Raymond De Vries was appointed Professor of Midwifery Science at the University of Maastricht (Netherlands) in November 2010.  As is the custom in European universities, he delivered an inaugural lecture, outlining the educational and research goals of his professorship on May 26, 2011.  It was preceded by a research symposium focusing on risk in maternity care, with speakers exploring the way risk is measured and used by care providers and the way pregnant women respond to assessments of risk they are given. Click here to view a video of his inaugural address, which is in English. Click here for a news article about Dr. De Vries, in Dutch.

Michael Poulin,PhD, has joined the faculty at the University at Buffalo, State University of New York (SUNY) as an AssistantProfessor of Psychology. Dr. Poulin was a post-doctoral fellow at CBSSM for twoyears, under the mentorship of StephanieBrown, PhD.  During this time he was anactive member of the CBSSM research community and a delightful colleague. Dr. Poulin's research focuses on the effects of stress on health and well-being, especiallythe ways people cope with stressful events. He examines how people's beliefsabout the world, including religious beliefs and beliefs about thetrustworthiness of others, influence adjustment to stress.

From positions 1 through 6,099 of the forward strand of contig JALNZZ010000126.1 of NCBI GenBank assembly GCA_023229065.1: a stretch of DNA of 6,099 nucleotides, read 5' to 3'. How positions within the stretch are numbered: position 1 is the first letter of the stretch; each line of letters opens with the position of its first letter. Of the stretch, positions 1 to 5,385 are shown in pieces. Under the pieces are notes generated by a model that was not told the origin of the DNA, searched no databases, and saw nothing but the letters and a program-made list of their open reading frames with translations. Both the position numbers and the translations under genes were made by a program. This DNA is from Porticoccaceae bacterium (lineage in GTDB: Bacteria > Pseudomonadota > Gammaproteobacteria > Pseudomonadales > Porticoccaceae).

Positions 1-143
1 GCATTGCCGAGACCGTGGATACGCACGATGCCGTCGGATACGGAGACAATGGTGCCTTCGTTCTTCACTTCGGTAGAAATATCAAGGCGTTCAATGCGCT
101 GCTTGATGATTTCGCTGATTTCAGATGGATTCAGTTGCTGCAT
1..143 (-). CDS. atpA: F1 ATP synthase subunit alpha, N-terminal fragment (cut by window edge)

Co-sponsored by the Center for Ethics in Public Life and the Center for Bioethics and Social Sciences in Medicine, the 2nd annual Bioethics Colloquium took place on Friday, May 20, 8:30-3:30 pm, in the Alumni Center.  The colloquium featured presentations of research in or about bioethics conducted by U-M faculty, fellows, and students.

The keynote speaker was Susan Dorr Goold, MD, MHSA, MA, who gave a talk entitled, "Market failures, moral failures, and health reform."